With the unfolding of the twenty-first century’s second decade, internationally there already is a new wave of Islamic sociopolitical activism. These outpourings were partly spurred by the confluence of technology, Islam’s resurgence, and politics as facets of globalization. Most prominent are the Arab Spring uprisings that emerged as major “bottom-up” attempts to democratize various Muslim countries suffering under authoritarian rule, such as Libya, Tunisia, Egypt, and Syria. These revolts were enabled by various technologies, such as Twitter, and then viewed worldwide on television and the Internet. Protestors received support from foreign individuals and countries, including the United States, if not financially at least ideologically. In Egypt, the uprisings have already led to a democratically elected government. In January 2012, the Muslim Brotherhood, described as “combin[ing] revivalist Islam and Arab sympathies with modern technology, organization, and communications,” won approximately half of the seats in Egypt’s Parliament. Then, despite opposition from Egypt’s military and young Arab Spring revolutionaries, in June 2012, voters elected Mohammed Morsi, a member of the Muslim Brotherhood, as Egypt’s president. And in Tunisia, Said Ferjani, of the Islamist party Ennahda, now governs.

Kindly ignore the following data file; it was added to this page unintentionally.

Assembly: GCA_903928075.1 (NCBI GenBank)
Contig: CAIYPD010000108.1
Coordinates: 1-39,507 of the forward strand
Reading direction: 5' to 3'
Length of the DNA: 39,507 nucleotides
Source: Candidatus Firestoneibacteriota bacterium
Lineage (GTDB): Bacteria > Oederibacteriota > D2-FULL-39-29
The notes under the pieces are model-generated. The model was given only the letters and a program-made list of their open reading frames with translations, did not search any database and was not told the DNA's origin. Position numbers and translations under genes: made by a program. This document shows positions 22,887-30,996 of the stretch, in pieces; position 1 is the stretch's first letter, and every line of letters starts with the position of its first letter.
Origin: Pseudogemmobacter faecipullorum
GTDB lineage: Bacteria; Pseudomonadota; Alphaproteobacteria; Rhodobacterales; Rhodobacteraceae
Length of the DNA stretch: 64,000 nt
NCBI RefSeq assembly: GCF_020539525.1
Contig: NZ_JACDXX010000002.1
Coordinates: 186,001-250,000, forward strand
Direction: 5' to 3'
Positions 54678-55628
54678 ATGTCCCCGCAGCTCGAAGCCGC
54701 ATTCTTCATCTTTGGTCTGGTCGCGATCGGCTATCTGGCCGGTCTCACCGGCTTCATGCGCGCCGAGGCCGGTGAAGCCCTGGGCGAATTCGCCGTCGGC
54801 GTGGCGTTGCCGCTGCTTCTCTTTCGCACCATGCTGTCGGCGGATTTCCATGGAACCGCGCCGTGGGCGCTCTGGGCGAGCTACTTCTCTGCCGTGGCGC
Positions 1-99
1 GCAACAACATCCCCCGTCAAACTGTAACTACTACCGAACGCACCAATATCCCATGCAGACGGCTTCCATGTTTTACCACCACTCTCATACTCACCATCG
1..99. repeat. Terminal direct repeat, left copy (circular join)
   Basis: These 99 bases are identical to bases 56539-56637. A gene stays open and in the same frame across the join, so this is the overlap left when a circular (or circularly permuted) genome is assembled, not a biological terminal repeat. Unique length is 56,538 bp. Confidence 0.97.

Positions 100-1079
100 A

Islamic sociopolitical activism impelled by technologies in the second decade of the twenty-first century is not reserved for foreign realms. On the domestic front, US policymakers are considering a dramatic shift in US foreign policy in response to the Muslim Brotherhood’s new political power. As suggested in Parts I, II and III of this Article, such a change, along with other conditions—some seemingly stagnant and others rapidly evolving—might newly spur Muslim Americans, their leaders, and the charitable sector to mobilize for modifications to post-9/11 domestic policies, laws, and government actions. These modifications would address the policies that problematically have alienated many Muslim Americans, chilled Muslim Americans’ philanthropy, hurt US-based Islamic charities, and blocked aid to needy Muslims abroad, tarnishing the reputation of the United States as a result. Assisted by contemporary communicative technologies, new Islamic sociopolitical activism in the United States could bring not only domestic and worldwide attention to these injuries, but also improvements and perhaps even remedies.